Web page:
The Janesville City Council continued its conversation on a potential new Tobacco 21 policy, and the city leaders are not yet convinced it’s the right move.
The conversation started at a joint School Board and City Council meeting on Sept. 30. The Tobacco 21 ordinance would mean anyone under the age of 21 would no longer be able to purchase tobacco in Janesville, though individuals 18 to 20 may still use the product. The Janesville City Council chose to table the resolution after some discussion. The council will wait to approve a city resolution until after the School Board puts forward its own resolution.
“I prefer to wait to see what the state does, and I feel that it’s unfair to punish the retailers in the area because they (18- to 20-year-olds) will go to other places, and I’m not against it …” Mayor Mike Santo said.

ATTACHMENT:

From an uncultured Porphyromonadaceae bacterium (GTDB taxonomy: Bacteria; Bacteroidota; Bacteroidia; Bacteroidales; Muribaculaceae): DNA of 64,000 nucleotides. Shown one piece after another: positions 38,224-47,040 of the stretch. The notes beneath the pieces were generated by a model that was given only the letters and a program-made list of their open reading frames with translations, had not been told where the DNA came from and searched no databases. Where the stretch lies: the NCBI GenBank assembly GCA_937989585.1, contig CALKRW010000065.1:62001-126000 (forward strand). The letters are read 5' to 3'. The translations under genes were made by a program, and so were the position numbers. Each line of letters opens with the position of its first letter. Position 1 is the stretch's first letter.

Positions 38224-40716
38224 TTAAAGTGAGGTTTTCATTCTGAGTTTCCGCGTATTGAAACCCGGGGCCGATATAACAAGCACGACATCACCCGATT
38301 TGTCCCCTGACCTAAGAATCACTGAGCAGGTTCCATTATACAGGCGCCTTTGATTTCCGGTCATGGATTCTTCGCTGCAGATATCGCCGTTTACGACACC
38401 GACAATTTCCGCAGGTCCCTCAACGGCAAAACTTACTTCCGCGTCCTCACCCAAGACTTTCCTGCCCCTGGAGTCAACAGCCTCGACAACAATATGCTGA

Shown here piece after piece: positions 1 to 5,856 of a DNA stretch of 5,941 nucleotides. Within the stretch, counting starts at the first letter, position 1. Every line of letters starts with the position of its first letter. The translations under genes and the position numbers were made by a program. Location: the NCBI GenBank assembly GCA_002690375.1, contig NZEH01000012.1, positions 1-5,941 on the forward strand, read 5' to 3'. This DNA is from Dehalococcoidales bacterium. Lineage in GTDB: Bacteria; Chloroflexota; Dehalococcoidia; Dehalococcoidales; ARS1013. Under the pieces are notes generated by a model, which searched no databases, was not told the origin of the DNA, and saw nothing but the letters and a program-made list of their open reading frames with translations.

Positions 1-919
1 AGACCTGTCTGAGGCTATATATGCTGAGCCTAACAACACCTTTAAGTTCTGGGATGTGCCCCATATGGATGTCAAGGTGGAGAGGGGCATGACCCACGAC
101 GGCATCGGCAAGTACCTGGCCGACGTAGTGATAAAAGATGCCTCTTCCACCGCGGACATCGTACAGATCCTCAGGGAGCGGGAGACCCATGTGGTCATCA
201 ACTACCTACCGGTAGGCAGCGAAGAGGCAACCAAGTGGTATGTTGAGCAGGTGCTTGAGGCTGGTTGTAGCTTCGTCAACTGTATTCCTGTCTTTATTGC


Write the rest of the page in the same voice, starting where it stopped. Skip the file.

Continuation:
“The idea that I had was that we could wait for the state to do it, or we could take control of our own destiny, so to speak. But we can take control, and I know the businesses will hurt some but, thinking of the school, this would help …,” Councilor Russ Wiebold said. “I would say that we pass a resolution, but I’m sure that’s probably not going to be the outcome …”
Councilors were split with the idea of what to do with Tobacco 21 policy with councilor Melissa Kopachek absent.
They were in mutual agreement that underage tobacco use is wrong, but there were concerns with hurting businesses by forcing 18- to 20-year-olds out of town to buy tobacco products. The council also leaned in favor of making Tobacco 21 a county policy, rather than a city policy, if the state is not taking action.
After some back and forth discussion, the council came up with no final resolution causing the discussion to be tabled for another meeting.
Tobacco 21 has been adopted in areas surrounding Janesville with Waseca, Mankato, Albert Lea and many others approving the ordinance. In 34 communities throughout Minnesota, Tobacco 21 has passed, with more than 475 cities and counties in the United States and 29 states with policies.